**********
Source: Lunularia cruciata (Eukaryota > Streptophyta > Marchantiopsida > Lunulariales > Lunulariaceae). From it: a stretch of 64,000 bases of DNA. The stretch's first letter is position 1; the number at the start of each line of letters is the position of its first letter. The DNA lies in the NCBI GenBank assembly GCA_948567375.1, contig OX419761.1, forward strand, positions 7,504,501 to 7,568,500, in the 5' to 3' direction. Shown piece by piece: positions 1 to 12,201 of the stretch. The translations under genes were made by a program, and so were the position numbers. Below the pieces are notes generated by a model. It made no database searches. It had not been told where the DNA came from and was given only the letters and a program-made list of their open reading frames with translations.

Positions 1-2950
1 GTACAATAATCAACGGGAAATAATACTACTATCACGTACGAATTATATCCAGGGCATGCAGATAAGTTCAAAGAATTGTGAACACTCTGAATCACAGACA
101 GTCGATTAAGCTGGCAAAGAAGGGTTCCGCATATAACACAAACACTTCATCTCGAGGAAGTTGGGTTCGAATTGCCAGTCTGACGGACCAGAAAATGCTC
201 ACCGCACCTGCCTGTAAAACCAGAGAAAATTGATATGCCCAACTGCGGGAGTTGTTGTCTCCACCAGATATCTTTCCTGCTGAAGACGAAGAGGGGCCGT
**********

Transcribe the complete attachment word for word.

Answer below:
Source: Lunularia cruciata (Eukaryota > Streptophyta > Marchantiopsida > Lunulariales > Lunulariaceae). From it: a stretch of 64,000 bases of DNA. The stretch's first letter is position 1; the number at the start of each line of letters is the position of its first letter. The DNA lies in the NCBI GenBank assembly GCA_948567375.1, contig OX419761.1, forward strand, positions 7,504,501 to 7,568,500, in the 5' to 3' direction. Shown piece by piece: positions 1 to 12,201 of the stretch. The translations under genes were made by a program, and so were the position numbers. Below the pieces are notes generated by a model. It made no database searches. It had not been told where the DNA came from and was given only the letters and a program-made list of their open reading frames with translations.

Positions 1-2950
1 GTACAATAATCAACGGGAAATAATACTACTATCACGTACGAATTATATCCAGGGCATGCAGATAAGTTCAAAGAATTGTGAACACTCTGAATCACAGACA
101 GTCGATTAAGCTGGCAAAGAAGGGTTCCGCATATAACACAAACACTTCATCTCGAGGAAGTTGGGTTCGAATTGCCAGTCTGACGGACCAGAAAATGCTC
201 ACCGCACCTGCCTGTAAAACCAGAGAAAATTGATATGCCCAACTGCGGGAGTTGTTGTCTCCACCAGATATCTTTCCTGCTGAAGACGAAGAGGGGCCGT